- The Washington Times - Wednesday, January 17, 2001

ANNAPOLIS Maryland Gov. Parris N. Glendening is making no apologies for submitting today a $21 billion operating budget that he says aims to "push the edge of affordability."

Mr. Glendening proposes using the largest share of the $838 million increase on elementary and secondary education, state colleges and universities, social programs and public safety.

"I believe government should have a role in helping people," Mr. Glendening, a Democrat, said at a briefing yesterday. "This budget reflects that philosophy. It's aggressive and progressive."

State aid for higher education unlike aid for grades K through 12 is not largely determined by a formula. Mr. Glendening said the $159 million increase he is proposing is needed to make up for losses those institutions suffered during the recession-driven budget cuts of the 1990s.

Mr. Glendening said an extra investment in higher education and a $203 million increase in aid to local school districts will help ensure the state's prosperity by developing a work force and research that will attract businesses and create jobs.

More than half of the higher-education increase $112.5 million will go to the schools in the University of Maryland system, with $44.4 million set aside to help make the flagship College Park campus competitive with top-ranked public universities, such as the University of Virginia and the University of California at Berkeley.

Merit- and need-based state scholarship aid will increase about 19 percent.

About $138 million in new spending would be targeted to Marylanders needing help with basic food, shelter and medical care. Almost $42 million would be added to the current and coming budget to improve delivery of foster care services to children.

Disabled Marylanders now getting about $132 monthly in state assistance while they wait to qualify for federal aid would get a 40 percent increase to about $185.

Another $133 million in increases would go to public safety and the judicial system. Among initiatives it would fund are 108 additional probation and parole agents to reduce supervision caseloads to 50, technology to improve parole and probation case management, 166 correctional officers to improve prison security, operating funds and 134 positions to staff a new 256-bed unit in Western Maryland. About $12 million would expand services and supervision in juvenile cases.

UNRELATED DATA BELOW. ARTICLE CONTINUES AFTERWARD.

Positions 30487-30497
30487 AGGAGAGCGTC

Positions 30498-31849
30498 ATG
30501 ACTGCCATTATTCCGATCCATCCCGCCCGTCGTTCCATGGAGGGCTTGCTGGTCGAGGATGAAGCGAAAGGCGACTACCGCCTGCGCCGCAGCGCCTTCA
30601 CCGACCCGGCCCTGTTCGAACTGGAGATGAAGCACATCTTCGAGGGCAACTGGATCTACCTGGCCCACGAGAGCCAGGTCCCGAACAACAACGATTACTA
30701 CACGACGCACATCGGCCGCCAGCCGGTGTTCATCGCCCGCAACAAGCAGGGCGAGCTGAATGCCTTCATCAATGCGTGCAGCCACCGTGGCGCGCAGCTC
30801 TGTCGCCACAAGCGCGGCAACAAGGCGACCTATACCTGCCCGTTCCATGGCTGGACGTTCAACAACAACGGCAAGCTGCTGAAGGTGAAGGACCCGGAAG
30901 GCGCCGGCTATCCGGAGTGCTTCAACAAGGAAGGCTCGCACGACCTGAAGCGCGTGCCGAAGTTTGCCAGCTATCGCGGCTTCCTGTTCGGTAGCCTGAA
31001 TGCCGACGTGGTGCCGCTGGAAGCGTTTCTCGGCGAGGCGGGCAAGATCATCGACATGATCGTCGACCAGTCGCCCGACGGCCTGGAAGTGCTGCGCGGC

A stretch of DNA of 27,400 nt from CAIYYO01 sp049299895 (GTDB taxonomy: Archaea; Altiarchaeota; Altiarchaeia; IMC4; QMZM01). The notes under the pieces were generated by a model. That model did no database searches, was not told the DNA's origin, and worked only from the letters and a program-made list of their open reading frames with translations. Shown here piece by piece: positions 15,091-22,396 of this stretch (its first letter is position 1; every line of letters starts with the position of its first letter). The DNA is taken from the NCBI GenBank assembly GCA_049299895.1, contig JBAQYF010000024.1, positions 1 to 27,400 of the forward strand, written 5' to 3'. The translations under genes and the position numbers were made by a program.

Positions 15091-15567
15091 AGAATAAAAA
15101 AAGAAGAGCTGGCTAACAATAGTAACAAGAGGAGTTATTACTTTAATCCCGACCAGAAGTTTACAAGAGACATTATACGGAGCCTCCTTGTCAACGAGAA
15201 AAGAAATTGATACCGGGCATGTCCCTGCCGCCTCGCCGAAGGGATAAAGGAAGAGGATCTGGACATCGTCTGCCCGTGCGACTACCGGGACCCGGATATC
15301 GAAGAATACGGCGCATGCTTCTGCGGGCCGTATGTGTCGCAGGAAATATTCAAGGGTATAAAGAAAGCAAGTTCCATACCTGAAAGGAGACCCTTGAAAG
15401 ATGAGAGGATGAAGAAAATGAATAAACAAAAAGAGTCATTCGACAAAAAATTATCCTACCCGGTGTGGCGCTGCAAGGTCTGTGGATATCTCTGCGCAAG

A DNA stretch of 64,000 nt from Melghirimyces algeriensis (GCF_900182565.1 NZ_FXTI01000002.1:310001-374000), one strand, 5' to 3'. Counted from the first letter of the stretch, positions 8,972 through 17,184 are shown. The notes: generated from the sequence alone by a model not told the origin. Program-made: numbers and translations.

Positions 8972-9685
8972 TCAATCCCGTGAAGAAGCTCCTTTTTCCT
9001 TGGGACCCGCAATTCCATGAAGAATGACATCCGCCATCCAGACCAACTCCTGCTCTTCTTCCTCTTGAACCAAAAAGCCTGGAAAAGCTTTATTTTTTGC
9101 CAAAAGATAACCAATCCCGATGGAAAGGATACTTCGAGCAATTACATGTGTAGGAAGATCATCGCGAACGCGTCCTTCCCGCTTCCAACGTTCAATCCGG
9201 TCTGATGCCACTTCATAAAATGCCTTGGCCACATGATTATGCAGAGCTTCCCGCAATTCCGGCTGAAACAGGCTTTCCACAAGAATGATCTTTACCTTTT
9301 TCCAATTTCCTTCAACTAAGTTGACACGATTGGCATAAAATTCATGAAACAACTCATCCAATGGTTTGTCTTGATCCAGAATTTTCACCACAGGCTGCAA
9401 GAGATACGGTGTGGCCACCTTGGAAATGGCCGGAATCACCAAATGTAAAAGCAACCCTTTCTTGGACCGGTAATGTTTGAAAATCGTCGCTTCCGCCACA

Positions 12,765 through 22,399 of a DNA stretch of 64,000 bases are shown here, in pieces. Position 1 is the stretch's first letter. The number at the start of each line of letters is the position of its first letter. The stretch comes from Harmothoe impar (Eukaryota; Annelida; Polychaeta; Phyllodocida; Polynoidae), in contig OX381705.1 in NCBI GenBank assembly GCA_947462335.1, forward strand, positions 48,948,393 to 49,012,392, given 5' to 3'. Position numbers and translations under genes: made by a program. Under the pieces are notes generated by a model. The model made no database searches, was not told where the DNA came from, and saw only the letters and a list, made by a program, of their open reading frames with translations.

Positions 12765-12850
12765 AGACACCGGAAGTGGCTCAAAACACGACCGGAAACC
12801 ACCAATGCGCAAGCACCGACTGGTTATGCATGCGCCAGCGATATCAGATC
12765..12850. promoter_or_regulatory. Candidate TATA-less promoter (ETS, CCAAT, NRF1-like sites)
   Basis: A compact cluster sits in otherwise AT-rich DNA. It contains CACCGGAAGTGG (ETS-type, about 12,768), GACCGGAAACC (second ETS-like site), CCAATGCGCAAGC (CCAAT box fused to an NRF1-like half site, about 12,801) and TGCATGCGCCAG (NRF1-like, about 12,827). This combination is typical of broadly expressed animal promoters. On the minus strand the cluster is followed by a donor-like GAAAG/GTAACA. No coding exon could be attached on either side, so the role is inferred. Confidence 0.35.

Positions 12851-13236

The judicial branch has submitted a request for a 28 percent increase in its budget, much of which would go to funding 19 new judges, staff and technology.

Although Republicans generally endorse public-safety spending increases and some new plans for social programs such as more drug treatment, many fiscal conservatives see Mr. Glendening's spending plan at least $234 million over the legislature's affordability guidelines as foolhardy.

"We're going to walk off this floor in three months and hope this budget holds for 15 months, with economic warning lights going off all around us," said Senate Minority Leader Martin G. Madden, a Republican who represents parts of Prince George's and Howard counties.

Mr. Glendening's staff insists the budget is responsible because, although it would grow at 8 percent, faster than personal income much of the growth comes from one-time expenditures funded by a $375 million surplus and excess reserves.

But legislators and the governor both said they expect more than $200 million to be cut before the General Assembly approves the budget in April.

And House leaders hope to trim enough to add back about $20 million to expand health care coverage beyond poor children to their parents. They also want more aid for schools in poor areas and to help schools meet high costs for special-education students.

"While it's not in [the governor's] budget, he has indicated he's supportive and we're still talking with the governor's staff," said House Majority Leader John A. Hurson, Montgomery County Democrat.

Sure to be controversial and on the chopping block is $8 million Mr. Glendening wants to give parochial and private schools to buy textbooks.

Last year, when the economic outlook was brighter, he narrowly won approval of $6 million for that purpose.

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